Webinar Recap: (Pt. 2) How To Mark Up Automotive Parts

April 18, 2024
4 min read

How to mark up auto parts may be one of the biggest questions that auto repair shop owners have, which is why PartsTech invited Cecil Bullard, Owner and CEO of The Institute for Automotive Business Excellence, to join us for a webinar series on the topic. Cecil has been coaching auto shops for over 20 years and has helped thousands of U.S. auto shops increase their profit on parts. 

Building on the foundations laid in Part 1, Cecil delved deeper into the practicalities of implementing a parts markup matrix in Part 2 of our “How to Mark Up Automotive Parts” webinar series. 

Here are some learning highlights from the webinar: 

You Must Understand the Importance of Parts Markup 

To grasp the significance of implementing and sticking to a strong parts markup strategy, it’s essential to understand how profits are made in an auto shop. 

Cecil explains that profit in auto shops comes from two things: 

1)  Buying and reselling parts

2) Buying and reselling labor

If parts are not marked up properly, your shops risk losing a substantial portion of profits. “Your parts markup strategy is foundational to your business’s financial health,” Cecil emphasized. He pointed out that poor parts pricing management often results in significant profit loss, which typically ranges between $40,000 and $70,000 a year.

Many shops need a structured pricing strategy to improve their profit margins. “When we first enter a shop, we often see parts margins at 32% to 44%. A proper markup matrix can improve these to 55-58%,” Cecil noted. Implementing a parts matrix is crucial for achieving a 58% margin and ensuring consistent pricing.

Implementing a Parts Markup Matrix is a Critical 

For those who missed Part 1 (find the recording in the link at the bottom of this post), a parts markup matrix is a strategy-based formula for pricing parts. It guides the markup on purchased parts to ensure a healthy profit margin on every repair order. It typically applies higher markups on lower-cost parts and lower markups on higher-cost parts to achieve a targeted overall margin. 

This tool is not just about setting prices; it’s about understanding the market, your costs, and your top services and adapting your matrix to keep your shop focused on healthy parts margins. “A well-constructed matrix tailors your pricing strategy to fit both market conditions and your specific shop dynamics, ensuring profitability remains constant,” Cecil said.

Your Parts Matrix is Not a “Set and Forget” Tool – It Must be Monitored and Adjusted Regularly

A parts matrix is not meant to be set up once and forgotten. A monthly review of your parts margins is essential. If you’re not achieving the margins on parts that your business needs to be profitable, then you need to adjust your matrix and check to ensure that everyone in your shop is using the matrix and sticking to it. 

“Monitoring margins allows shop owners to detect and address discrepancies before they impact profitability,” Cecil explained. 

Avoid These Parts Pricing Pitfalls

Underpricing Due to Fear of Customer Pushback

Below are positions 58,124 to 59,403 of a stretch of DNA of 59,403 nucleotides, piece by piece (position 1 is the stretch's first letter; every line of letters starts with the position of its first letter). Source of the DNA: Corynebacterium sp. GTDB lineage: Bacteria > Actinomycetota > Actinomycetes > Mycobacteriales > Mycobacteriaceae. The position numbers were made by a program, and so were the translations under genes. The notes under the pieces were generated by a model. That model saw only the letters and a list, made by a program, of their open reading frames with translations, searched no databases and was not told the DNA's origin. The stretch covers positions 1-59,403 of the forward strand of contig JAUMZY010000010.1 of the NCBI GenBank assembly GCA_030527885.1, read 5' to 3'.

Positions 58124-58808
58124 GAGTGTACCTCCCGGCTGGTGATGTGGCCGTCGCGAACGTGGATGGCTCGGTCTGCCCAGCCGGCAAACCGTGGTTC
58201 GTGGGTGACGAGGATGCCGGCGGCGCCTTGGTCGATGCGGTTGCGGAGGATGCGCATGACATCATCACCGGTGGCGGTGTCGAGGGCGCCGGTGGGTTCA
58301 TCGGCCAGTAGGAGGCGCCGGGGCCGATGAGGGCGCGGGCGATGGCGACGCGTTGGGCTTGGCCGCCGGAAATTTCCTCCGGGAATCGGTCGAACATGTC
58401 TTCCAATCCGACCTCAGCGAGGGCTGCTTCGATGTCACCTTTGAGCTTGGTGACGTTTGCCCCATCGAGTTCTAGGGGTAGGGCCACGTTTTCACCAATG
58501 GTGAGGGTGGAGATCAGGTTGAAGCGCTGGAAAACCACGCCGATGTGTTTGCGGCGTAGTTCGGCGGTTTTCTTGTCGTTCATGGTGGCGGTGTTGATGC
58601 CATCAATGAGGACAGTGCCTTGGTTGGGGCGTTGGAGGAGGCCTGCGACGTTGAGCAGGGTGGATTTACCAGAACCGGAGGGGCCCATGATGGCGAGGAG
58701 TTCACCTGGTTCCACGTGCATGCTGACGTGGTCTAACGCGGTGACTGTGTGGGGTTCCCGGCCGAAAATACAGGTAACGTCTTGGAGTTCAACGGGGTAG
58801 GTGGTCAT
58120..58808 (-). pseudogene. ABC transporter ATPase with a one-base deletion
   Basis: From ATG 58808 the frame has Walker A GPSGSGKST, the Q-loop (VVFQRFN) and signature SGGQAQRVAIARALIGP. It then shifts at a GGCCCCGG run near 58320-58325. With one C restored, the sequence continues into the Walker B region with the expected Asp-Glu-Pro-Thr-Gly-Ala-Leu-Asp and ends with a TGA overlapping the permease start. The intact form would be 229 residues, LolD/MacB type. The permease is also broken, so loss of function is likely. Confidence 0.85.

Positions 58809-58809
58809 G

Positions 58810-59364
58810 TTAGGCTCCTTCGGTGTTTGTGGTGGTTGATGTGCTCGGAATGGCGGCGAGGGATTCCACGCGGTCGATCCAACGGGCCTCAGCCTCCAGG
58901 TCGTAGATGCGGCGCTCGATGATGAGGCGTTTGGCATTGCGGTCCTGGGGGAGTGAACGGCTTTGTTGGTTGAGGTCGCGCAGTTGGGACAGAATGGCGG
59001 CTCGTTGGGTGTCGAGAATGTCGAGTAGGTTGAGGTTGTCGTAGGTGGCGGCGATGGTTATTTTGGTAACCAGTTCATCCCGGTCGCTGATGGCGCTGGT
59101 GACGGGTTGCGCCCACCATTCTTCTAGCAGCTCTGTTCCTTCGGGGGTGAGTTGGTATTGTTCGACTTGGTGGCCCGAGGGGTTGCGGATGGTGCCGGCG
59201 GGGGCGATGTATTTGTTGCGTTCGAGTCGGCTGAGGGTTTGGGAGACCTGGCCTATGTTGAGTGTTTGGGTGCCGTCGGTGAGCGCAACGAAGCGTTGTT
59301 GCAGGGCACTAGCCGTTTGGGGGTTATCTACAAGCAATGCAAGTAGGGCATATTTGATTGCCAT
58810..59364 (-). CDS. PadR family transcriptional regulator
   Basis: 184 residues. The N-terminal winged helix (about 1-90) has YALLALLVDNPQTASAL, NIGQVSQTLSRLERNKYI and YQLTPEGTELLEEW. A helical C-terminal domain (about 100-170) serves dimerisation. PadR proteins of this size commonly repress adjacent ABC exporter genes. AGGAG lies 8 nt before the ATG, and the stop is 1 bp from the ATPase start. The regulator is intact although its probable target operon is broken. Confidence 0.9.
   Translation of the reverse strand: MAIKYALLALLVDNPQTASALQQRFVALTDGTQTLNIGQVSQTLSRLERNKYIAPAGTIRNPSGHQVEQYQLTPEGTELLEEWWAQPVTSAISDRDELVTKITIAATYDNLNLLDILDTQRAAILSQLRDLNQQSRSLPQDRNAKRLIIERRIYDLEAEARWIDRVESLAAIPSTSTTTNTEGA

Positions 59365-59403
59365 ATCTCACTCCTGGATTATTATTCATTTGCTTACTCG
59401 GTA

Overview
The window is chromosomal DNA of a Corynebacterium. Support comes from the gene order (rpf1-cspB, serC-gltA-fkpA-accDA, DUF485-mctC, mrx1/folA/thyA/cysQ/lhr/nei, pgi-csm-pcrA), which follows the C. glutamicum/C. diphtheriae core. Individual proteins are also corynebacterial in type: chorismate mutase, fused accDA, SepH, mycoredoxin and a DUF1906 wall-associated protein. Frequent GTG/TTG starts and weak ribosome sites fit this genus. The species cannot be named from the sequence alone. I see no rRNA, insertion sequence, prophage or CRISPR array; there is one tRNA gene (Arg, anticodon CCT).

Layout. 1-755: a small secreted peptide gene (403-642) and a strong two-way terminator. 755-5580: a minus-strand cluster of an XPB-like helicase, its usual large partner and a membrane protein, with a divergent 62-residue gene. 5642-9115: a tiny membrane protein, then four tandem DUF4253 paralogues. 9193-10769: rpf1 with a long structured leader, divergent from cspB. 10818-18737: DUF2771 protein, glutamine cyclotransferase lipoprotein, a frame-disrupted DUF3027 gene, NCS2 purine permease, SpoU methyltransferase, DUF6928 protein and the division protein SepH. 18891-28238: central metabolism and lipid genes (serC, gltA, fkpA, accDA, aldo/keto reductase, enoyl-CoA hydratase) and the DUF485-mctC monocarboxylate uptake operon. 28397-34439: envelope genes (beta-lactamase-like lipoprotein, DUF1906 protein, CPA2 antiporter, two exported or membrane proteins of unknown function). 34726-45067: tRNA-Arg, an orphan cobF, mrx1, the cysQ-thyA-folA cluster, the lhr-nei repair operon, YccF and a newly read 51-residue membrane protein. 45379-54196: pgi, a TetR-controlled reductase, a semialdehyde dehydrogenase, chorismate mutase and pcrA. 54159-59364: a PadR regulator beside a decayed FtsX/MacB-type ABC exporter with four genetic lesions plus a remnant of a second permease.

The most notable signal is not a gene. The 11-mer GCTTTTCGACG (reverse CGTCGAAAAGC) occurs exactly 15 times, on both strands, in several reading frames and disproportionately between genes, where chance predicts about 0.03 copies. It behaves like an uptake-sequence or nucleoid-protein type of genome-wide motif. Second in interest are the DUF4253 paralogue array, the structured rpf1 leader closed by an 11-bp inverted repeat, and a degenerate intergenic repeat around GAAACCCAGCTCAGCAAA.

Cecil was candid about one of these most common mistakes: underpricing due to fear of customer pushback. “The key here is confidence in the value you’re providing. If you undervalue your parts, you’re undervaluing your service and, ultimately, your business,” he warned. 

(Note: Watch the webinar recording in the link at the bottom of this page for a breadth of advice from Cecil on this topic.)

Emotional Discounting

While it’s nice to want to help your customers out, emotional discounting is not healthy for your business. The vast majority of your customers can and will pay higher prices. They may comment about the high price, but that doesn’t mean you have to give them a discount. 

Cecil advised shop owners on how to turn pricing discussions into opportunities to emphasize the value of their professional services rather than just automatically giving a discount. “Educate your customers about what they get for their money, like warranties and the assurance that the parts are right for their vehicle,” Cecil recommended.

Imbalance Between Competitive Pricing and Profitability

Many shop owners have a desire to have compatitive pricing for popular services in their local market. If this is you, there are effective strategies for balancing competitive pricing with profitability. “If you choose to be competitive on certain parts and services, lowering prices selectively is acceptable. However, to offset these choices, you must raise the prices of other parts by 1-2%. This approach helps maintain overall profitability while being competitive in your local market,” Cecil explained.

Start Your Journey to Healthy Parts Margins

You can transform your pricing strategies and profitability with the proper knowledge and tools. 

Check out the Parts Markup Guide we created in partnership with The Institute for Automotive Business Excellence. You will find:

  • The recordings of Part 1 and Part 2 of our “How to Mark Up Automotive Parts” webinar series
  • Key terms and formulas for marking up parts
  • A sample parts markup matrix with benchmark multipliers to get you started

UPCOMING FREE WEBINAR: Top Processes Every Auto Shop Needs: Turning Challenges into Success